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forbidden-planet

FORBIDDEN PLANET (1956)

Long before he locked up the Frank Drebin franchise, Leslie Nielsen made his mark in rather more heroic form as starship Commander John J. Adams in this Fred M. Wilcox-directed sci-fi pic. When Adams and his crew, flying the United Planets Cruiser C-57D, visit the planet Altair-IV in the Altair star system, he meets the mysterious Dr. Morbius (Walter Pidgeon) and his beautiful daughter Altaira, lone survivors of an earlier expedition. Morbius is the holder of certain dark secrets surrounding a massive "plastic educator" and a long-lost civilization.

The cast includes: Walter Pidgeon, Anne Francis, Leslie Nielsen, Warren Stevens, James Drury, Jack Kelly, Richard Anderson, and Earl Holliman.

Director Fred Wilcox's "Forbidden Planet" is a classic hunk of space opera, 1950's style.

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Promotional Line: "Amazing"

Quote: "It will remind us...after all...that we are not God..." --Leslie Nielsen as Commander J.J. Adams


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forbidden-planet

 



Director Fred M. Wilcox 's Forbidden Planet is a combination of science, romance, comedy, and horror. The basic story involves a space rescue to a distant alien world, in search of a long-missing, previous expedition. They discover an eccentric scientist, his beautiful daughter, a powerful robot, and a horrible secret.

When communication from a space colony, formed by an expedition of scientists, and located 17 light years away on the fourth planet of the constellation of Aquilae, suddenly stops, a starship crew, led by Commander John J. Adams (Leslie Nielson) travel through space to this colony to investigate. They find only one scientist, Dr. Morbius (Walter Pidgeon) and his daughter Altaira (Ann Francis), who are the only ones able to escape a hideous, invisible monster that lurks around the planet. Dr. Moribus is a gifted scientist who has invented things from Robby the Robot to a mysterious project in his Krell lab.
It seems that the Krell civilization had settled the planet 200,000 years ago. While the people had died out, their system was still working underneath the surface of the ground.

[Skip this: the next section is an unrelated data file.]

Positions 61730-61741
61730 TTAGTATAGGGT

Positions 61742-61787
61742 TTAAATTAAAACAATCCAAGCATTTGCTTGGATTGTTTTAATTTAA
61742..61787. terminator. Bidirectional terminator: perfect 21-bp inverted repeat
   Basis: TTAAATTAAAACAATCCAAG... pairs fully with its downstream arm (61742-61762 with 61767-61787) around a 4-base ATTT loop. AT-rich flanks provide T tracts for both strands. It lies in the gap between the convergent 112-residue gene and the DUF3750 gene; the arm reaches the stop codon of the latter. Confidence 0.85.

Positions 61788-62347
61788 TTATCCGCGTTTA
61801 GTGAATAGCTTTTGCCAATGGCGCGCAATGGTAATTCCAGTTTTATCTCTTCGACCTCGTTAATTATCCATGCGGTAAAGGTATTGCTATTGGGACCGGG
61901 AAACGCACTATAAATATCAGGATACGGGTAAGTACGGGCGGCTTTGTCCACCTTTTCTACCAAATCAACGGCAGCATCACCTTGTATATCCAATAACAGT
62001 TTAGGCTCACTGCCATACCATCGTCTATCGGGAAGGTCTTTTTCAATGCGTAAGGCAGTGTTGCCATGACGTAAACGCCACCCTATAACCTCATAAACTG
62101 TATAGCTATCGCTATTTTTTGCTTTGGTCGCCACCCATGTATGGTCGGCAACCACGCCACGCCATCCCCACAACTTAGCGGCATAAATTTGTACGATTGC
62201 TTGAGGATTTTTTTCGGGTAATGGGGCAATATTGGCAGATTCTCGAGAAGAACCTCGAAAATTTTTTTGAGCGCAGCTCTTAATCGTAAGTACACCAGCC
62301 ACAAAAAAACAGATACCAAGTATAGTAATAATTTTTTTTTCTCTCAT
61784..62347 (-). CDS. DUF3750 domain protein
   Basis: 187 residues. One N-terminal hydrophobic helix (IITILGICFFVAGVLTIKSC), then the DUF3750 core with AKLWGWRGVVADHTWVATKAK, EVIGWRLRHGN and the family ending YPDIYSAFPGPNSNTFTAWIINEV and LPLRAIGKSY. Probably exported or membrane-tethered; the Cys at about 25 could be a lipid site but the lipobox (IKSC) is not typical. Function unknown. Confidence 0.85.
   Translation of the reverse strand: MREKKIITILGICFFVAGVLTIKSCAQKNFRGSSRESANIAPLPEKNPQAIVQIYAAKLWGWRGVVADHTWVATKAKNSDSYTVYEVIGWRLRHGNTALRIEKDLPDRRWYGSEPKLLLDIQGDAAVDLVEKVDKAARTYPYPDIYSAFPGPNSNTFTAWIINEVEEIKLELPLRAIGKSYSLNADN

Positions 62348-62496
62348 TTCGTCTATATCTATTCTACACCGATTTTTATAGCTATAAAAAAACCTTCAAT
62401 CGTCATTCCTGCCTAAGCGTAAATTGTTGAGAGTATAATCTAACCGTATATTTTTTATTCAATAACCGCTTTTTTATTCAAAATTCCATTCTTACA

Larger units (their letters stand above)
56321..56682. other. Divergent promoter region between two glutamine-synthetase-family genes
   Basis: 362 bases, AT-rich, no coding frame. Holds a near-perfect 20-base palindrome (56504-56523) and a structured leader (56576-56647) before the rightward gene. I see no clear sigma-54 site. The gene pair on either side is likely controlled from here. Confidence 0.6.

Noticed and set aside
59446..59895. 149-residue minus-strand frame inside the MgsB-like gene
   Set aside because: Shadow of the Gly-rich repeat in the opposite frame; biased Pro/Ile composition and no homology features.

Much like Captain Kirk of the Star Trek series and movies, Commander Adams continues with his investigation, learning more about the monster as it attacks his men, and menaces the group. After several incidents that give them clues, he and his crew puts two and two together to come up with several plans to combat with the hostile influences that are disrupting human plans to colonize the planet, which leads to an exciting conclusion.

This suspenseful screenplay, that is way ahead of its time, by Cyril Hume, (story by Irving Black and Allen Adler), was a VERY LOOSE adaptation of Shakespeare's "The Tempest," mixed with elements from Freudian psychology. These facts alone catapult this film into a different category than most 50's Sci-Fi flicks. Its underlying theme is that no matter how technically advanced we become, we must still guard against our darker nature that has been with us since the beginning.

One of the film's great delights is Robby the Robot, Pidgeon's amazing mechanical helper. For many years Robby was audience's favorite robot, challenged somewhat by the "Lost in Space" robot, in the 60's. When "Star Wars" debuted in 1977, R2D2 and C-3P0 became the public's favorite robots, at least for contemporary audiences.

My favorite scene is an encounter between Nielsen, Francis and a tiger. As the tiger suddenly leaps toward the two, Nielsen disintegrates it, in mid-air, with his ray gun. The sequence involves good FX/animation for the time. The scene really knocked me out as a five year old, one of my first encounters with movie magic.

As the space mission commander, Leslie Nielsen gives the kind of solid, serious, manly man performance he gave reliably for years, until the "Airplane" and "Naked Gun" movies gave him a chance to release his inner goofball.

Walter Pidgeon was convincing as Dr. Morbias, a brilliant, eccentric scientist who is annoyed with all these outside people interfering with his work, and the fact that his lovely daughter and Commander Adams are becoming romantically involved.

The beautiful Anne Francis is convicing as the lovely, blonde, love interest Altaira, a type of role that she became an expert at, as she was cast in a lot of films playing a similar character. She is well known for her television career in the 1960's, and for her many TV movies as being "a bright, colorful, decorative, wise-cracking presence."

The young space crew was made up of up and coming young actors, such as Jack Kelly (Maverick), James Drury (the Virginian), Richard 'Oscar Goldman' Anderson from television's Bionic Man.

If you enjoyed FORBIDDEN PLANET, you may like STAR WARS, ALIENS, 2001, THE NAKED GUN, STAR TREK: FIRST CONTACT, LOST IN SPACE, and/or INDEPENDENCE DAY.